On Tuesday I had the distinct pleasure of moderating the well-attended Women in Technology panel at Microsoft TechEd 2011. The topic was networking (well, the topic was a long run-on sentence that boiled down to “networking”), and our panelists – Mary Jo Foley, Amy Barzdukas, and Betsy Speare – shared their own personal tips for networking before we all took a number of questions from the audience.
Many of the tips centered around mentoring and sponsorship relationships, as well as the use of social media as an important part of one’s personal outreach and branding. When authoring the slides, I made sure to prominently feature our Twitter handles to ensure that we could continue the conversation online. I have to say, I was absolutely delighted to observe afterwards an avalanche of new followers who had just created Twitter accounts as a result of our conversation on the panel. If you’re one of those ladies, and have questions or observations about your initial experiences, I’d love to hear about them!
Here’s My Card
If I had to share a networking tip of my own, it would be this: You need business cards. I know, there’s nothing digital about them, right? But I can’t tell you how many times I’ve met someone and the only piece of paper handy is one of my cards. You’re not going to get a 100% response rate from the cards you hand out, but you will see results of some kind. It’s far better to be prepared. And when was the last time you ACTUALLY successfully “bumped” someone with your smartphone?
Your cards don’t have to be fancy, either. Sure, fancy cards are great conversation starters. At Amaze Entertainment, we had clear plastic biz cards with the background printed in opaque black ink. Very fancy. Also? Not dryer safe. And we actually got complaints from people who over the years got used to writing on the back of business cards; often notes about where a person was first encountered or a topic to follow up with. Now at Microsoft, my cards are about as uninteresting as it gets. White background, grey corporate logo. But the important part is that it helps us continue the conversation. (As a designer, I wouldn’t mind something a little more colorful… but I hear my team is working on that.) And in this world of on-demand printing, even if your company doesn’t offer business cards, you can print your own for just $10-$20.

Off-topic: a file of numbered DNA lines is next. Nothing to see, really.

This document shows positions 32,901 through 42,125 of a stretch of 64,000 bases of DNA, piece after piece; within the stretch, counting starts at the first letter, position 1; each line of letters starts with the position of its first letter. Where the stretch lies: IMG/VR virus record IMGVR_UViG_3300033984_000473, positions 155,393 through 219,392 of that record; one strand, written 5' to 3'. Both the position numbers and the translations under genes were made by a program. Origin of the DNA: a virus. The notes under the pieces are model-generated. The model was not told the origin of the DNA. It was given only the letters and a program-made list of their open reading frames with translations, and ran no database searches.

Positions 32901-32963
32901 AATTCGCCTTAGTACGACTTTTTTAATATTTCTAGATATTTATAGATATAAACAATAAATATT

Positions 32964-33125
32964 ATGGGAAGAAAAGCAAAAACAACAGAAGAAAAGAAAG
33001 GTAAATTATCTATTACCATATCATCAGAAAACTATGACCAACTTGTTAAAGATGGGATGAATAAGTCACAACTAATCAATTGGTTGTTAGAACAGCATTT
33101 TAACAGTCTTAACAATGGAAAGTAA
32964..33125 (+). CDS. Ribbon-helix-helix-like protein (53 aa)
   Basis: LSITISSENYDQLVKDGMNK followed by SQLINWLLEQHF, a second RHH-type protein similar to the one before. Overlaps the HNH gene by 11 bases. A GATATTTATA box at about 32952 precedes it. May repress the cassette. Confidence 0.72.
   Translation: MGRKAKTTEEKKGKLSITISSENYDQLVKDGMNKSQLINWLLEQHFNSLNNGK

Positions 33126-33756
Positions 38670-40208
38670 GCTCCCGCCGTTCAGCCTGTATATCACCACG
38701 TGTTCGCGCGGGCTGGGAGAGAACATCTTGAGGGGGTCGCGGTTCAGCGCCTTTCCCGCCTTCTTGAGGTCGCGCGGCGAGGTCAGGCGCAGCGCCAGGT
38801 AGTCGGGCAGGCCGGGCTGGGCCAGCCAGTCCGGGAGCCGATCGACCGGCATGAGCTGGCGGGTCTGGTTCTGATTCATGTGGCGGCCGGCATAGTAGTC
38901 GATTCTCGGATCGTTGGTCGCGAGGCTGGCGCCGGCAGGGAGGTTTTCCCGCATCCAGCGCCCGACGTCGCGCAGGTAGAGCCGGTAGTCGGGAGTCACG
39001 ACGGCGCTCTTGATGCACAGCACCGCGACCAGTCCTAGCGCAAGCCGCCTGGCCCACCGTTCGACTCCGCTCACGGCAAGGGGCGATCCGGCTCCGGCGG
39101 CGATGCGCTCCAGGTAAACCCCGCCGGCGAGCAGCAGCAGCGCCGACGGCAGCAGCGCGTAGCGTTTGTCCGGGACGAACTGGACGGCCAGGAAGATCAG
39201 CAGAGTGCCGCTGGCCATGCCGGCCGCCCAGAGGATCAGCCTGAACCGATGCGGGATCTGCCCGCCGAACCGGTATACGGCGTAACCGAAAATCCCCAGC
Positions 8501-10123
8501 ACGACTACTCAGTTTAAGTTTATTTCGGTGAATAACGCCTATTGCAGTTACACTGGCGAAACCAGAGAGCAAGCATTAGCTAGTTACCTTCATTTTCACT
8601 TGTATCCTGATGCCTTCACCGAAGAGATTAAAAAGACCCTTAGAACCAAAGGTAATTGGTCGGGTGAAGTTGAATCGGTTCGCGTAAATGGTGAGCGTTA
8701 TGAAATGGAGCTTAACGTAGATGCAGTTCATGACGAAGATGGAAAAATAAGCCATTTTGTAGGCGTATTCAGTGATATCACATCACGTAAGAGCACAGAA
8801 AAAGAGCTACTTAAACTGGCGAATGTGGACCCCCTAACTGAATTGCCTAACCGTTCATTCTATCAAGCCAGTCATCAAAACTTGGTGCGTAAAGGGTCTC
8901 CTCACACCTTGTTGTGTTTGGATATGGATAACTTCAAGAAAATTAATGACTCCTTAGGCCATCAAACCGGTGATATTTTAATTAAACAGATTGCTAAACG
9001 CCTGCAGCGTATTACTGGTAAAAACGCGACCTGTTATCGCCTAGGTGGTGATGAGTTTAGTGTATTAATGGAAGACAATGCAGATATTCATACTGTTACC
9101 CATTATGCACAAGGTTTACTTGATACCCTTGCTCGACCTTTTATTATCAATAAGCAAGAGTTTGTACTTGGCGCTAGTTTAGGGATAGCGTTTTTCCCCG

During my latest reprint, I also took advantage of the new ability to print text on the back of the card to include my social media information. ( Find Cheryl online: / Twitter: @muppetaphrodite / http://cherylplatz.com ) Sometimes, email or phone calls are too involved for followup on a casual encounter – that’s why Twitter is so great. It’s a much more passive way to get to know someone and watch for potential collaboration opportunities. It reminds me in a way of Amy’s comment on the panel about “dating” your friends and network members.
Oh, and if you don’t know how to carry your cards around, there are a number of fun business card holders out there. I got mine, a shiny silver engraved one, from Fred Meyer for $10 or so. And it doubles as a great wallet option when I don’t want to carry a purse.
Another quick related note: I mentioned this in an earlier post, “The Past Our Parents Don’t Have“, but I just want to make it clear that LinkedIn is not simply a tool for jobseekers. It’s become an important way to keep in touch with professional contacts even when they change companies. There are plenty of folks with whom I’m not close enough to warrant a Facebook connection who are important parts of my professional life. In the past, if those people switched companies, I’d have lost touch as soon as their email accounts were deactivated. That’s no longer an issue. Plus LinkedIn offers a number of groups and discussion forums that are great for finding other people with similar interests or answers to questions. If you haven’t created an account there yet, I’d recommend it. It’s never too late to start formally building your professional network.
I hope that the women at our panel came out energized and enthusiastic about networking – but as Amy pointed out, all of those tips are universal, regardless of gender. When I was still in school, “networking” sounded sometimes like a dirty word, conjuring up images of sleazy businessmen and smoke-filled rooms. The reality is so much different, especially today! Networking is all about leveraging the tools available to us to establish multiple levels of persistent human connections with our professional peers. Best wishes to all of you who are putting yourselves “out there” for the first time!